A View From The Cliff


By Queens Courier Staff |

TALC’s “Little Foxes” Is Big Hit
BY CLIFF KASDEN
Beloved executive producer Pat Battestin rallied from her sick bed to attend the Sunday performance of Theatre a La Carte’s (TALC’s) version of “The Little Foxes.” Unfolding in the Deep South at the start of the 20th Century, director John Emro and producer Susan Emro interpret this cautionary tale with intelligence and sensitivity.
Showcased at 39-50 Douglaston Parkway in the Community Church of Douglaston, the ten actors are engaging and articulate. Continuing to emerge as a multi-layered performer, local favorite Ed Schuldner provides genuine intensity to the role of Horace, the shrewd, long-suffering patriarch of the Giddens family.
His bitter enemies include his stunning but sadistic wife Regina (Julianna Viviani). She relentlessly seeks to break away from her husband, as she steals his wealth and perhaps his very life. Viviani is debuting with the troupe and promises to be a very welcome addition to Queens’ stages.
His bitter enemies include his stunning but sadistic wife Regina (Julianna Viviani). She relentlessly seeks to break away from her husband, as she steals his wealth and perhaps his very life. Viviani is debuting with the troupe and promises to be a very welcome addition to Queens’ stages.
Horace’s lovely daughter Alexandra (Justyne Harris) is as kind as her mother is cruel. Will she be forced to break away from her sheltered world to save her father’s reputation? Harris will undoubtedly create a niche for her dramatic talents in Queens and beyond.
Opposing the Giddens for southern supremacy are the Hubbards. They are led by ruthless Benjamin (Robert Kirsch), his weak brother Oscar (Michael D’Emidio) and nephew Leo (Jeremy Ritz). All three skillfully embrace their roles as sinister schemers. It is truly fascinating to watch close blood relations behave in such a calculating and selfish manner towards each other.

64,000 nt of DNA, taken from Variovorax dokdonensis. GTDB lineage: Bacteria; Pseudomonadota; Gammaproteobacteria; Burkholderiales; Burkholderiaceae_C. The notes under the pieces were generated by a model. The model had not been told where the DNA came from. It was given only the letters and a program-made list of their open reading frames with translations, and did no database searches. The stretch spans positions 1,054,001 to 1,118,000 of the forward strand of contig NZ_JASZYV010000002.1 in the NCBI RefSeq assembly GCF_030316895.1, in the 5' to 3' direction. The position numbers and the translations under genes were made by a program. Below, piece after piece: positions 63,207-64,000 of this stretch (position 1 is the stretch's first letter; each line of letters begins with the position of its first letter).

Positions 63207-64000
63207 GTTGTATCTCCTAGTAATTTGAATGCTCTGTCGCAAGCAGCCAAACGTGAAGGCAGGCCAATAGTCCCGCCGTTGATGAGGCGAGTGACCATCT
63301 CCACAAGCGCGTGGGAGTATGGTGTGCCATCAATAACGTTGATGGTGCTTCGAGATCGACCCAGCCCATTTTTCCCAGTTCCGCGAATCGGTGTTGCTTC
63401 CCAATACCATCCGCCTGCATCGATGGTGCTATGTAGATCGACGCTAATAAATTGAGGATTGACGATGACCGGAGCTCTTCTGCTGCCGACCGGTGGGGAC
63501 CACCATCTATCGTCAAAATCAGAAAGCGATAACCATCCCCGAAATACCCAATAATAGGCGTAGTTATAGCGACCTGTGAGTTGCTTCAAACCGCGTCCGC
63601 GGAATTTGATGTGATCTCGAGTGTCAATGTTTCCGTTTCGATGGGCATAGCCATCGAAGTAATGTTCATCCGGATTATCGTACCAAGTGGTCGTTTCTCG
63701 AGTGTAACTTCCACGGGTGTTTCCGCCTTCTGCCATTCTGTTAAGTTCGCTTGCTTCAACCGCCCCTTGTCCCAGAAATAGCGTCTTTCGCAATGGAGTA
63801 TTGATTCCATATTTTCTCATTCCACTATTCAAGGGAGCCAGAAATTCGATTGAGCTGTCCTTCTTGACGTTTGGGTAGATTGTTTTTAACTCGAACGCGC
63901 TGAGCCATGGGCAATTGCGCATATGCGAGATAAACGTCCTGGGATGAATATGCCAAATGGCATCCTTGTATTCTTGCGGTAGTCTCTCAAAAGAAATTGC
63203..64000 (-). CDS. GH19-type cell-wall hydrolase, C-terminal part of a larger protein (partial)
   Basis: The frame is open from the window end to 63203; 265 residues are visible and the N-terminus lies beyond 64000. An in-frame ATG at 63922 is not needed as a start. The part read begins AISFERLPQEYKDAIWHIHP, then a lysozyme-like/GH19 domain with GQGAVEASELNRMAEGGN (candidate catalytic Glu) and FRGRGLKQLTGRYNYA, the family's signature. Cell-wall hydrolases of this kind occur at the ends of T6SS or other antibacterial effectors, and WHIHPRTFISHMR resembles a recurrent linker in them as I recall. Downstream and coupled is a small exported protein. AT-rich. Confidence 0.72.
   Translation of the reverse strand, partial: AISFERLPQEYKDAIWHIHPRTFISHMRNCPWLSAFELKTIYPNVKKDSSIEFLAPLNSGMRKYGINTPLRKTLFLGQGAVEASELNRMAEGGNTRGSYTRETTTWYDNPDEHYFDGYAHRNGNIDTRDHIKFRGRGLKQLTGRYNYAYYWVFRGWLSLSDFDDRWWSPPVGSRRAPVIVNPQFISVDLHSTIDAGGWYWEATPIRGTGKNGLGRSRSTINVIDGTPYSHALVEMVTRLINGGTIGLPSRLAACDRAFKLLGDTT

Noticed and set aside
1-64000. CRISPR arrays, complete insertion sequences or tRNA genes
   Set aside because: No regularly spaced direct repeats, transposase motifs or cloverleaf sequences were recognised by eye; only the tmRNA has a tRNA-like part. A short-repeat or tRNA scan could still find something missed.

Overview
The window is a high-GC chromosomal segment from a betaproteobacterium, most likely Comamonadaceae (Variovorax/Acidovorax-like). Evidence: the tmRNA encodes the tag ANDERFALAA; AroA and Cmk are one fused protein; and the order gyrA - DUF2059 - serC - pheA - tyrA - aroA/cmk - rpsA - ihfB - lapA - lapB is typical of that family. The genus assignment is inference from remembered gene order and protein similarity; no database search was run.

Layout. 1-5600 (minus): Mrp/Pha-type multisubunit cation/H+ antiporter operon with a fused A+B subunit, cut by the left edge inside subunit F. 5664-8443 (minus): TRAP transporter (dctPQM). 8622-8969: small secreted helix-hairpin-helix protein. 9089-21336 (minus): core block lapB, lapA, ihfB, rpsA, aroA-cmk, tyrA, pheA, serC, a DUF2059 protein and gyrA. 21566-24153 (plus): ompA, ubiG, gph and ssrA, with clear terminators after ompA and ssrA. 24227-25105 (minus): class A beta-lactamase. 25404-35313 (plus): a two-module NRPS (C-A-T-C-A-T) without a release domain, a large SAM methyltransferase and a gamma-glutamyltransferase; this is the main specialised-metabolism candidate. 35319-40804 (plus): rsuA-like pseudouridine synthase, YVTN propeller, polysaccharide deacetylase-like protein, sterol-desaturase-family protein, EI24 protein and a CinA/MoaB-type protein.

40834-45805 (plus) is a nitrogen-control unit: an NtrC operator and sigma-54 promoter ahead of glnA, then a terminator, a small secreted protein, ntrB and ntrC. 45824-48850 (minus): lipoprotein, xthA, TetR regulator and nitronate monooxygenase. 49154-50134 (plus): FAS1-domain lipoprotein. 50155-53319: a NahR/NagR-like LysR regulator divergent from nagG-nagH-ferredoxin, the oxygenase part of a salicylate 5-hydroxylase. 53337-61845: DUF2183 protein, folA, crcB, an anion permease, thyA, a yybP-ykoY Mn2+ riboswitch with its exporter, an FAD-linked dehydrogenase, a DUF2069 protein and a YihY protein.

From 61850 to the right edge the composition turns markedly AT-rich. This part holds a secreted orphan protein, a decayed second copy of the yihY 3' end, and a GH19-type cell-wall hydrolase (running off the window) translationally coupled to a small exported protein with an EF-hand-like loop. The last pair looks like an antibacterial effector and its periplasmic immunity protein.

The three-act play is extremely powerful, requiring close attention from start to finish. Depicting a variation on the timeless battle of good versus evil, it could have been plucked from today’s reality shows. The supporting players help sustain this mood as well.
Fragile heiress Birdie (Jeryl Ann Costello) yearns for the lost strength of her parents. Once carefree, she is now expressionless. Her will has been broken by the vindictive Hubbards.
Mr. Marshall (Christopher Ratto) is blinded by the prospect of new wealth and by Regina’s beauty. Even the family’s in-house staff (played by Setor Attipoe and Holmes Lindsay IV) is caught between the two clashing clans. Their flashes of emotion speak volumes about that era in southern history and about human nature today. Well done.
Lighting and sound (Bill Haas, Susan Emro) are used very effectively to punctuate the play’s dramatic moments. The sets (Emros, Ed Battestin, Judy Chanin) are also first rate. Kudos as well belong to Stage Manager Lisa Oranges, Assistant Director Dana Jaffe and Joyce Moyal. Rounding out support behind the scenes are Alain LaForest, Lea Peterson (pianist), the Lothians, Glenn MacDonald, Nicole Oranges and Alice Kasten.
The play runs weekends until May 6, with that final Sunday’s performance already sold out. This version of Lillian Hellman’s drama is not to be missed. Call 718-631-4092 or email TheatreALaCarte@aol.com.
Performances on stage this spring are showing their first blooms. As always, save me a seat on the aisle.